Economic Burden is Higher for Patients with Type 2 Diabetes and Comorbidities

Patients with type 2 diabetes can experience comorbidities that lead to hospitalizations and impact the economic disease burden.

Researchers sought to estimate incremental all-cause healthcare resource utilization and costs among patients with type 2 diabetes experiencing cardiovascular-, heart failure-, or renal-related hospitalizations and compare them with patients with diabetes without these complications. The results of the study were presented at the AMCP Annual Meeting during a poster session titled “Healthcare Resource Utilization and Costs Among Patients with Cardiovascular, Heart Failure, or Renal-Related Hospitalizations and Type 2 Diabetes.”

This retrospective study used the Humana claims database to identify patients 18 to 90 years with cardiovascular, heart failure, or renal hospitalizations from October 1, 2009, to September 30, 2015. Eligible patients had 12 months of continuous enrollment prior to the date of first hospitalization and were followed for up to 12 months. A diagnosis of type 2 diabetes was required during the pre-index period.

They identified a total of 221,229 patients with cardiovascular events, 68,126 with heart failure events, and 120,105 patients with renal events. These patients had significantly higher mean ages and Deyo Charlson comorbidity scores compared with the cohort without these comorbidities.

After adjusting for baseline covariates, the researchers found that patients in the comorbidities cohort (cardiovascular, heart failure, and renal cohort) had significantly higher mean inpatient stays (0.10 vs 0.01; 0.17 vs 0.03; 0.14 vs 0.02), outpatient visits (1.44 vs 0.82; 1.73 vs 1.00; 1.61 vs 0.93), and emergency room visits (0.17 vs 0.02; 0.25 vs 0.04; 0.21 vs 0.03) per-patient, per-month (PPPM) compared with the patients without comorbidities.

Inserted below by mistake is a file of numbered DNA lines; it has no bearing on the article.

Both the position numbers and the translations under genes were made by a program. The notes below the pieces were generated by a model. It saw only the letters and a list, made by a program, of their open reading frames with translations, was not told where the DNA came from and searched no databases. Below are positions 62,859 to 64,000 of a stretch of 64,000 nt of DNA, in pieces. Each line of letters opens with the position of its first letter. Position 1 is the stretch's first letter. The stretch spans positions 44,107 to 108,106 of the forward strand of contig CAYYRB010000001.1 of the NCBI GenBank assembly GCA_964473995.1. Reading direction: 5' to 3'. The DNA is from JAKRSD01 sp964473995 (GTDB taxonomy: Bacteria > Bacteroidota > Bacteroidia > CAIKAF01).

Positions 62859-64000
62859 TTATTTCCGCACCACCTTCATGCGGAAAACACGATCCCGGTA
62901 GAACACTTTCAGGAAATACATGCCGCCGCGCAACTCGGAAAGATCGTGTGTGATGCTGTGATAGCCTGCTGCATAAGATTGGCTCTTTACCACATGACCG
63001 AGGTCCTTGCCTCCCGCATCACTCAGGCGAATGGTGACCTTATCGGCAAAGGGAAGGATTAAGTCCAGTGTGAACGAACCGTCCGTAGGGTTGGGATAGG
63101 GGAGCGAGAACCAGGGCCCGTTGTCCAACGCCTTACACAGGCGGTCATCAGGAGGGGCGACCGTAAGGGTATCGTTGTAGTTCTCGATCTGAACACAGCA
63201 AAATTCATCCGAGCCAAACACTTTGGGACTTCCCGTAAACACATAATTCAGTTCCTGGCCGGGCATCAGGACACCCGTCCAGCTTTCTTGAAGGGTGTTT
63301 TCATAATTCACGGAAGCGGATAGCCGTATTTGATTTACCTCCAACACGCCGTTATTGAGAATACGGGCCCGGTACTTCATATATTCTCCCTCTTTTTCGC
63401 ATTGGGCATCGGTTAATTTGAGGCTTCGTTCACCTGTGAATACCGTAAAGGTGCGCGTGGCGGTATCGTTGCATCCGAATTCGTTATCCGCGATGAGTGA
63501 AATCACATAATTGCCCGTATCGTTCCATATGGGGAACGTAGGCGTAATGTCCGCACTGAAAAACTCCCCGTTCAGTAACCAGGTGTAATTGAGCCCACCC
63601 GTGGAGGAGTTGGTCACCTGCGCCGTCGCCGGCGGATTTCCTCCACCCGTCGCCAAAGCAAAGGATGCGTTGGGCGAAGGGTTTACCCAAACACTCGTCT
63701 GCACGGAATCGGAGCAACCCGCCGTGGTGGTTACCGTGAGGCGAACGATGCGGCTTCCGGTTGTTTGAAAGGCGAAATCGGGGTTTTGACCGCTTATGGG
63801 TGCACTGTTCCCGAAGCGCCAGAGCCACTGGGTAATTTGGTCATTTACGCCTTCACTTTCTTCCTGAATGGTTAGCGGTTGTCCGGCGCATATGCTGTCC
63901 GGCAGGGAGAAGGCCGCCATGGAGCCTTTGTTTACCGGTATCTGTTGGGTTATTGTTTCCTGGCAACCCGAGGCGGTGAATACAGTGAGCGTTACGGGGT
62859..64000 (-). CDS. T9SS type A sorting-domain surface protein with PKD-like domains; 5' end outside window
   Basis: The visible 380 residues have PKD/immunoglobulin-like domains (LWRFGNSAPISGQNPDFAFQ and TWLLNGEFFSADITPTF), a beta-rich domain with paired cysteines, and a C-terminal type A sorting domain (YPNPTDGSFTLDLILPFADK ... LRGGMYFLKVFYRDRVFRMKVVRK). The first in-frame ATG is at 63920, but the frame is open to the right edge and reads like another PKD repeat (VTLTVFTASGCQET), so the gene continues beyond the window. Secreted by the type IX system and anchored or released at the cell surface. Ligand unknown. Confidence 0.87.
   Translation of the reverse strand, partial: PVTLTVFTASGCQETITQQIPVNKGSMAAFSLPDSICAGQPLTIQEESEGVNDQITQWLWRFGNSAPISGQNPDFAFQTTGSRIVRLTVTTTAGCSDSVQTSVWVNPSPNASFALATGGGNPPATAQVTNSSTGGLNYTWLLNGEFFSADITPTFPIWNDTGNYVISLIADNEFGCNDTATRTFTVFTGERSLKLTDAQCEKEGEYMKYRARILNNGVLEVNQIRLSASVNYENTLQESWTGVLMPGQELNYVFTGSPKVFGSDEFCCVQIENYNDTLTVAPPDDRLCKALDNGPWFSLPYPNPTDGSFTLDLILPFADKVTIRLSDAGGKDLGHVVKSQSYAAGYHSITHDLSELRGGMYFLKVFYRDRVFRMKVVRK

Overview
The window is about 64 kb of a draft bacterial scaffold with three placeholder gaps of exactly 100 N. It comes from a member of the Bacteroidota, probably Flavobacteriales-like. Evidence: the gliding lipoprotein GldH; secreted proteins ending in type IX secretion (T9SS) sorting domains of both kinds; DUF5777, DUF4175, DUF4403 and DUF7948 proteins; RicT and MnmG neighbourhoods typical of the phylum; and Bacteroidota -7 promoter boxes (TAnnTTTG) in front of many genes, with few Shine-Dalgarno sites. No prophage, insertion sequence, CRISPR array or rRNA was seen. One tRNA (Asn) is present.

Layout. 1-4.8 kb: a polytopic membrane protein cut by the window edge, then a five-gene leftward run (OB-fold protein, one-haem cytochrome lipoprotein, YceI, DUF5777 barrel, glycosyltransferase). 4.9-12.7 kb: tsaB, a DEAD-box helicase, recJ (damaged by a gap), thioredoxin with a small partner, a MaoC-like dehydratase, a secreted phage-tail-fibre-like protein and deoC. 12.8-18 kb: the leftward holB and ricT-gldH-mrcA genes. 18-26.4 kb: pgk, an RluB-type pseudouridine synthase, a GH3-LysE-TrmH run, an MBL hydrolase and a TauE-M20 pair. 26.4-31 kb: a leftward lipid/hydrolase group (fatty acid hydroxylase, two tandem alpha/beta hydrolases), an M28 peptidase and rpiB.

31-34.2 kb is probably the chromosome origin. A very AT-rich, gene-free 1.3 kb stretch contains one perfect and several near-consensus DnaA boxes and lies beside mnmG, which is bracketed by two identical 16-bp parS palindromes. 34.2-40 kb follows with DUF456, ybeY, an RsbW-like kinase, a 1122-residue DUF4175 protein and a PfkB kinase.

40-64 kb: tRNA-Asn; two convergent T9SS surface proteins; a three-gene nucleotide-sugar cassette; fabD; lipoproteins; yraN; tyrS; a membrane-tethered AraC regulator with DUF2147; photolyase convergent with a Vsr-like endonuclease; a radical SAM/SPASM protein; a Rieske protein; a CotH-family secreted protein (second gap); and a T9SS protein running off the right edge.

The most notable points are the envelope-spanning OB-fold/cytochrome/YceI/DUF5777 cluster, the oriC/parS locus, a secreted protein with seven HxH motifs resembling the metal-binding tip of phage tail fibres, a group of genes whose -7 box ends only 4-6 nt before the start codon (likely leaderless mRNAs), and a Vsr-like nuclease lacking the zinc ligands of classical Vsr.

Adjusted mean PPPM costs were significantly higher in the cardiovascular ($2,686), heart failure ($4,111), and renal cohorts ($3,703) compared with those without cardiovascular ($510), heart failure ($930), or renal ($774) comorbidities.

“The findings might be helpful for providers in developing approaches to advance value-based healthcare in this population,” the researchers concluded.

The study was sponsored by Boehringer Ingelheim and Humana.

Annavarapu S, Ghosh S, Li Y, Moretz C, Shetty S, Prewitt T. Healthcare Resource Utilization and Costs Among Patients with Cardiovascular, Heart Failure, or Renal-Related Hospitalizations and Type 2 Diabetes. Abstract E14. Presented at the AMCP Managed Care & Specialty Pharmacy Annual Meeting, April 23-26; Boston, MA.